In July 1852 400 rubber springs were purchased from Moulton & Co for £96, with more in October but supplies from this firm were stopped in March 1853 following a dispute between the various patentees. In November McConnell described J. E. Coleman's rubber springs as superior to any description in use; he had used them for twelve months, during which time there had not been a single failure. This he contrasted with the record of steel springs which were failing at an average rate of 147 each month. A year later he was still enthusiastically recommending their extended use.

In the six months to the end of November 1854 there had been 297 failures of springs at a total cost of £466 2s 7d (£466.13): 199 engines with steel springs: 292 failures £425 19s 3d (£425.96)

34 engines with rubber springs: 1 failure £3 2s 4d (£3.12)

4 cases or rings originally too tight: £37 1s 0d (£37.05)
£40 3s 4d (£40.17)
The 34 engines with rubber springs included eleven of the Patent class and the eleven Small Bloomers, and perhaps also 'Mac's Mangle' 227. The other eleven are not known.

Rubber springs were fitted to Wolverton-built engines in 1857, but in that year McConnell complained to the manufacturers, Spencer & Co, that one of their springs had "no more elasticity than a block of wood" and sent back 45 of them because they had acquired a permanent 'set'. Nothing is recorded on the subject after this and later new engines were built with steel springs. No doubt the introduction of longer rails and fishplates helped to reduce the number of failures.

Ramsbottom got rid of the rubber buffer springs soon after taking over; rubber bearing springs were gradually replaced by steel, although many tenders still had them into the late 1870s.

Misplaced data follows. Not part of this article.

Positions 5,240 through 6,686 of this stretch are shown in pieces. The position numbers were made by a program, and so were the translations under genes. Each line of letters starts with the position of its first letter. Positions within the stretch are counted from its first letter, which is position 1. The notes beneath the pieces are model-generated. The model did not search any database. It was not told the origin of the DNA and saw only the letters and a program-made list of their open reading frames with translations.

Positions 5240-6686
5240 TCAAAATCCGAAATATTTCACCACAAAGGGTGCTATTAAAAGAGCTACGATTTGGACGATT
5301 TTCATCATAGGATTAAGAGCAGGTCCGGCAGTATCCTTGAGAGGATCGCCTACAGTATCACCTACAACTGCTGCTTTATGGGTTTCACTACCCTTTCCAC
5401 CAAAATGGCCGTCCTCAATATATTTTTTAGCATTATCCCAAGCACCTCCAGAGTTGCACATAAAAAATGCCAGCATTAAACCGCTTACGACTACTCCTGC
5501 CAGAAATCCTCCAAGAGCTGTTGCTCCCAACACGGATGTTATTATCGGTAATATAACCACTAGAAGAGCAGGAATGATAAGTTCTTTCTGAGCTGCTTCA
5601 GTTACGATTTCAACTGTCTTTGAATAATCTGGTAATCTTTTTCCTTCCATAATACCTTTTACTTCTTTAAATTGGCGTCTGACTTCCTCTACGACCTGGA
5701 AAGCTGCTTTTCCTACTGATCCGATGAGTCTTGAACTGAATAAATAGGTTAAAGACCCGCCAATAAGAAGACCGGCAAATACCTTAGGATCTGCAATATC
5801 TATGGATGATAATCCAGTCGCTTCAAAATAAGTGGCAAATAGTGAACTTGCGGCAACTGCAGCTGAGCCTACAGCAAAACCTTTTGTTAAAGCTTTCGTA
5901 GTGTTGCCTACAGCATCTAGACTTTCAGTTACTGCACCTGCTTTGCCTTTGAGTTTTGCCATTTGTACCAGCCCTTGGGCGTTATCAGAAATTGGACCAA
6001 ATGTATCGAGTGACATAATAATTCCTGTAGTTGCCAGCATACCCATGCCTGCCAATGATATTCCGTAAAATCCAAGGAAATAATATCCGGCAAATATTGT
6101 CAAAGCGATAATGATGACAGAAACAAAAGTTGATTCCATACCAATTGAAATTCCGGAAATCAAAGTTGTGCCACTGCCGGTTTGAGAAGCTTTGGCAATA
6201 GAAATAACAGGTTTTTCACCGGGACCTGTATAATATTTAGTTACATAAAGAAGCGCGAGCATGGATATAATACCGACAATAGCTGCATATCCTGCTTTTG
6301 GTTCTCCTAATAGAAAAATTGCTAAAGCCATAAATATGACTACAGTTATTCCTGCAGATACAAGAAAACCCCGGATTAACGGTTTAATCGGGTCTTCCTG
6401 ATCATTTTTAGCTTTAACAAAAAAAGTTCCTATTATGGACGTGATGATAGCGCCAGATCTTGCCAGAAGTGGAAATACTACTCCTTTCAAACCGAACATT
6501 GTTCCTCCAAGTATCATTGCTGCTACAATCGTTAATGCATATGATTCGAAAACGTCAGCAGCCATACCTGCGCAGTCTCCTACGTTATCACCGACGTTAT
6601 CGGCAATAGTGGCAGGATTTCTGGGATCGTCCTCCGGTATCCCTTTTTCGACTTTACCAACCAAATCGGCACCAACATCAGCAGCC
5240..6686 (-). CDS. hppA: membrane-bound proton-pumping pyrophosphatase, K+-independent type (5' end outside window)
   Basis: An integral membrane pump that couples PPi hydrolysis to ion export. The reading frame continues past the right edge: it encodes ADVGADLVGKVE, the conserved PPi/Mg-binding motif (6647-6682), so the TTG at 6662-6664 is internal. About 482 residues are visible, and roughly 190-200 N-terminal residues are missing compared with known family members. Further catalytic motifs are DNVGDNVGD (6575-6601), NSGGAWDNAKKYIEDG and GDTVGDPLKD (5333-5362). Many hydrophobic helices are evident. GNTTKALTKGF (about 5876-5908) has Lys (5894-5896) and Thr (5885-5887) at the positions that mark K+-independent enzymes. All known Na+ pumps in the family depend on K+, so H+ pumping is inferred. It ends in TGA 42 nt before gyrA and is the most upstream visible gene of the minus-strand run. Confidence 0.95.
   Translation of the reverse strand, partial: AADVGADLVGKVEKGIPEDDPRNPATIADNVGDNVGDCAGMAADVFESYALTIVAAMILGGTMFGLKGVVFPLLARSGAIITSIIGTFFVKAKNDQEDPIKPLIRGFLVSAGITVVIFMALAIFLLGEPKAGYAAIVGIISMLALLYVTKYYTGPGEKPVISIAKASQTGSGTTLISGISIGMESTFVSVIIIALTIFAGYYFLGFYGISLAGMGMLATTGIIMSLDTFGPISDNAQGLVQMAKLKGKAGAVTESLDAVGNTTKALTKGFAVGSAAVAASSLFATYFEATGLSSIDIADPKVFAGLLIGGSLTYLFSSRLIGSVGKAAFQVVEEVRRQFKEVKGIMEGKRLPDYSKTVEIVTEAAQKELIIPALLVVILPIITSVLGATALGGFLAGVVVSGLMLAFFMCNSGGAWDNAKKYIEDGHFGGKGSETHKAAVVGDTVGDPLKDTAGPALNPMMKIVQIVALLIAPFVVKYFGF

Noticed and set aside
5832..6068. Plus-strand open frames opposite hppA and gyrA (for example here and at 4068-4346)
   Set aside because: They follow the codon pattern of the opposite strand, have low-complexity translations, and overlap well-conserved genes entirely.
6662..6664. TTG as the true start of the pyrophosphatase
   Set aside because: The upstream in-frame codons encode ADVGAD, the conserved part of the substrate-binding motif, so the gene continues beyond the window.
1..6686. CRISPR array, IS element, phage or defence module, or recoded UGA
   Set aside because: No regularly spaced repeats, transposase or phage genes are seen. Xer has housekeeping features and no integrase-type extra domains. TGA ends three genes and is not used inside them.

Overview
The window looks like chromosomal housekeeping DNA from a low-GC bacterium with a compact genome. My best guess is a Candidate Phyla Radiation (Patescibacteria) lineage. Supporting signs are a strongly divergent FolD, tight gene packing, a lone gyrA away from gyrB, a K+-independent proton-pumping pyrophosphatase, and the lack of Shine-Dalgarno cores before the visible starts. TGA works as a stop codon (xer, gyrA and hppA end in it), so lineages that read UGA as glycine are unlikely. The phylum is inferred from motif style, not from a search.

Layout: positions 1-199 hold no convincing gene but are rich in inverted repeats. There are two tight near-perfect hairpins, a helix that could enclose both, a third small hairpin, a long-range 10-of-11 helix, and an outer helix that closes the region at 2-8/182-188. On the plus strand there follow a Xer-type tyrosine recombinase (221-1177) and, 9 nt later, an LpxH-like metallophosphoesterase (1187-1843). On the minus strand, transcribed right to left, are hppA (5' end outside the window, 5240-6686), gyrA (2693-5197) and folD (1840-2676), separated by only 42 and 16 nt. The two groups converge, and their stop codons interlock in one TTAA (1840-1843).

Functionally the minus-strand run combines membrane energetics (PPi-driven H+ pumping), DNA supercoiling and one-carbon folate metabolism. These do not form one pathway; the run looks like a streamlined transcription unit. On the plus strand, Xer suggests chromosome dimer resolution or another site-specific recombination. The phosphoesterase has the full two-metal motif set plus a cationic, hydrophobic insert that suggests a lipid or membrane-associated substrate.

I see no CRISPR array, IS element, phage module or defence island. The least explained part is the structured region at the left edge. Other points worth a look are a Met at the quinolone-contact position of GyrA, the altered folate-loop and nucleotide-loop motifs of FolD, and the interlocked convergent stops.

John Loadman's Tears of the tree: the story of rubber - a modern marvel. Oxford University Press. 2005. 336pp.

Essentially a human interest approach which concentrates on a number of key figures: Thomas Hancock (the person who discovered how to masticate raw rubber as received from producing areas), Charles Goodyear (the person who discovered how to vulcanize rubber by the addition of sulphur and the application of heat) and Robert Cross and Henry Wickham who arranged for rubber seeds to be taken from the Amazon region to the Royal Botanical Gardens at Kew to India, Sri Lanka and Singapore/Malaysia. Those provided via Wickham were imported via Liverpool and were conveyed by the LNWR to London. There are also accounts of the savagery perpetrated by the rubber barons in the Amazon Basin and in the Congo on behalf of the King of Belgium, the development of rubber processing machinery, synthetic rubber (Wallace Carothers and Waldo Lonsbury Semon) and rubber processing chemicals. There is an excellent chronolgy, a bibliography of books consulted and a remarkable index beginning "A crime against humanity" and thirty entries under "sulphur". The activities of Spencer Moulton are noted en passim: the firm and its constituents were influential in the application of rubber to locomotive suspension and other (more lasting) railway applications, notably buffers and drawgear. Those seeking how the natural rubber industry developed through plant breeding, improved agronomic practice and even through improved primary processing will have to look elsewhere.